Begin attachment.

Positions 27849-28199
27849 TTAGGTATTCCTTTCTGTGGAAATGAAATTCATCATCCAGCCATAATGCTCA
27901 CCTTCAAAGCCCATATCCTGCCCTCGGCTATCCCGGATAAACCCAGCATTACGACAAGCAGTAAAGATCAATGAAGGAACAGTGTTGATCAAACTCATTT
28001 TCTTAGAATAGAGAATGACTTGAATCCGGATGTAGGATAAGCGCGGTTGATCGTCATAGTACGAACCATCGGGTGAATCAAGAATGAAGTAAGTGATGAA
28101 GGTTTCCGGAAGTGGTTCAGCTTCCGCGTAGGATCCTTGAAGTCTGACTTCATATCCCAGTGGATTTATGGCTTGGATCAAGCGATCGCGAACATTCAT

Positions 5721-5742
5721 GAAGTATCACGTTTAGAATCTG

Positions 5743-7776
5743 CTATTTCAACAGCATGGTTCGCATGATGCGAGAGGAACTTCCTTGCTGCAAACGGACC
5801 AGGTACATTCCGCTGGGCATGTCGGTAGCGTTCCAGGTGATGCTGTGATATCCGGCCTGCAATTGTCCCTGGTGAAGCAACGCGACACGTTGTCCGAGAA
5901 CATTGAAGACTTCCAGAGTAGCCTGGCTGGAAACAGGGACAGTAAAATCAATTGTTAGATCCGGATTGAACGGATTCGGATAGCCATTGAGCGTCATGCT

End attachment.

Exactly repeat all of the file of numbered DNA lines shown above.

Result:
Positions 27849-28199
27849 TTAGGTATTCCTTTCTGTGGAAATGAAATTCATCATCCAGCCATAATGCTCA
27901 CCTTCAAAGCCCATATCCTGCCCTCGGCTATCCCGGATAAACCCAGCATTACGACAAGCAGTAAAGATCAATGAAGGAACAGTGTTGATCAAACTCATTT
28001 TCTTAGAATAGAGAATGACTTGAATCCGGATGTAGGATAAGCGCGGTTGATCGTCATAGTACGAACCATCGGGTGAATCAAGAATGAAGTAAGTGATGAA
28101 GGTTTCCGGAAGTGGTTCAGCTTCCGCGTAGGATCCTTGAAGTCTGACTTCATATCCCAGTGGATTTATGGCTTGGATCAAGCGATCGCGAACATTCAT

Positions 5721-5742
5721 GAAGTATCACGTTTAGAATCTG

Positions 5743-7776
5743 CTATTTCAACAGCATGGTTCGCATGATGCGAGAGGAACTTCCTTGCTGCAAACGGACC
5801 AGGTACATTCCGCTGGGCATGTCGGTAGCGTTCCAGGTGATGCTGTGATATCCGGCCTGCAATTGTCCCTGGTGAAGCAACGCGACACGTTGTCCGAGAA
5901 CATTGAAGACTTCCAGAGTAGCCTGGCTGGAAACAGGGACAGTAAAATCAATTGTTAGATCCGGATTGAACGGATTCGGATAGCCATTGAGCGTCATGCT